EFIA ODO HIT IT HARD ON AFRICAN PARENT (THE DILEMMA OF AN AFRICAN LADY)

THE DILEMMA OF AN AFRICAN LADY


As an African Lady, most people you  meet always ask if you have a career, if you are married, or own a man?, as if life comes with a strict list of those, but they hardly ask if you are single, independent and happy?

Pressure from the society that we find ourselves in, is the very thing that is putting weight on young and vibrant African ladies who must be empowered to stand up for themselves, not through bad or wrong means , but to strive to stand independently, before all others are added on.

The verbal questions that are normally asked to pressurize the African lady are: Are u Married? Do you have Kids?  When are you getting married? You are growing, so when are you getting married? 

The concept of marriage in an African set up is a ambivalent one. Marriage is constructed as both an assumed or mandatory social arrangement; as well a site for being the ultimate or feeling fulfilled but in our society today marriage most at times becomes an institution for suffering and hardship particularly for some women.

With my few adult interactions I got convinced that most black women get married because they simply cannot afford not to: unless she becomes the Mrs. (one that belongs to a Mr.) does she have any reason to be happy, content or accomplished. The socialization of a black women with social groups like friends, peers, family prepares women for this hardship inside and outside the home.

Black ladies are mostly not taught the need to love herself, her beauty and the very essence of feminine strength and bravery to work hard to stand alone in life with or without the help of a man.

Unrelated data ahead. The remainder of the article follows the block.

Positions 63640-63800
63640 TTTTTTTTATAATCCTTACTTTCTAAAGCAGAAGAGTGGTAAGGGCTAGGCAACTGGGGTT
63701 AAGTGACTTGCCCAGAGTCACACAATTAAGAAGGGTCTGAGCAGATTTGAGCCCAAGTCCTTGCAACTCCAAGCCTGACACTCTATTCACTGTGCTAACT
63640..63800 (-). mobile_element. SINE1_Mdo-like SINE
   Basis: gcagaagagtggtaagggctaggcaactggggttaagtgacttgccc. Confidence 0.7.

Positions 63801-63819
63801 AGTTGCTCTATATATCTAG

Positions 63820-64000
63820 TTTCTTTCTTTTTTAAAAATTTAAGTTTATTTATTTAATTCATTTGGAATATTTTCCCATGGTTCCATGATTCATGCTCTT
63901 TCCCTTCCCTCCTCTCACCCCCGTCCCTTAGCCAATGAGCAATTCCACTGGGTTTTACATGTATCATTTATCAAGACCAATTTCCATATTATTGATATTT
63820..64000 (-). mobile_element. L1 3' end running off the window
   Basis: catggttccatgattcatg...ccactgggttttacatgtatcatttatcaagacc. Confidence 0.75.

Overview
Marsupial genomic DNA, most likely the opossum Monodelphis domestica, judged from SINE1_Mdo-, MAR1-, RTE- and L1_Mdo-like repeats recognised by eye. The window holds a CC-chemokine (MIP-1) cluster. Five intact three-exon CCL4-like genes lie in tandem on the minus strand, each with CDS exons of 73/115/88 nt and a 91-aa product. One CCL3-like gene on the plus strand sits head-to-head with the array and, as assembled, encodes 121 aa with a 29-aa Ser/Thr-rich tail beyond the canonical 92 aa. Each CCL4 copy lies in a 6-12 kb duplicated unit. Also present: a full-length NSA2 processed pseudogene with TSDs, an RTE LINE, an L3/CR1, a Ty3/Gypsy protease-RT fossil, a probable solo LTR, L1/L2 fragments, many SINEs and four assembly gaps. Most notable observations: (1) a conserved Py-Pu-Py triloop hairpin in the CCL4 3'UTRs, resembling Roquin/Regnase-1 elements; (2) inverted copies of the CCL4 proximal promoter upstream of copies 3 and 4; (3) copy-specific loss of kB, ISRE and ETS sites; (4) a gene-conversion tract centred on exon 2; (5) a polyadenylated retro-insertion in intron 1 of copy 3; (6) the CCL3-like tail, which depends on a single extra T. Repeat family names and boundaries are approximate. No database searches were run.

Marriage for an African lady has become the site where black women become real women, an institution that separate her, the chosen one, from the other ladies who have not been chosen nor had their worth affirmed.

It’s strange that while girls are raised to be women, wives, and mothers through various continuous processes, training, and interactions, boys are socialized to be men within problematic discourses of masculinity that positions them as being a lady’s protector, saviour or provider which is very wrong.

 The goal of a woman in life must not be solely on finding fulfillment through a husband or a partner,  African parents would raise their daughters to become that woman who would have to stop whatever she’s pursuing to get married to that fine gentleman, that rich man, that educated man, you are of age is a hall mark for women in our society, the schooling is okay, stop and get married. Being a good   independent woman without any support in a Ghanaian society has in a way “become a crime”, because society looks at you with a “different eye”.
 

Our very own And Efia Odo writes:
“At a young age, most African daughters are taught to marry a rich man. Mothers usually putting pressure on the marriage of richness, not goodness or love. Barely instilled independence in daughters, everyday depend on a man for financial means. Teach your daughters independency”.

Women should empower each other instead of being so hateful and envious of one another, our Guardians parents and other social groups   must try to correct the misconception of a lady becoming fulfilled through a man.

I believe the traits for an African woman must be; independent proud black woman, Bold, Brave and comfortable in her own skin.

by Adjoa Penny

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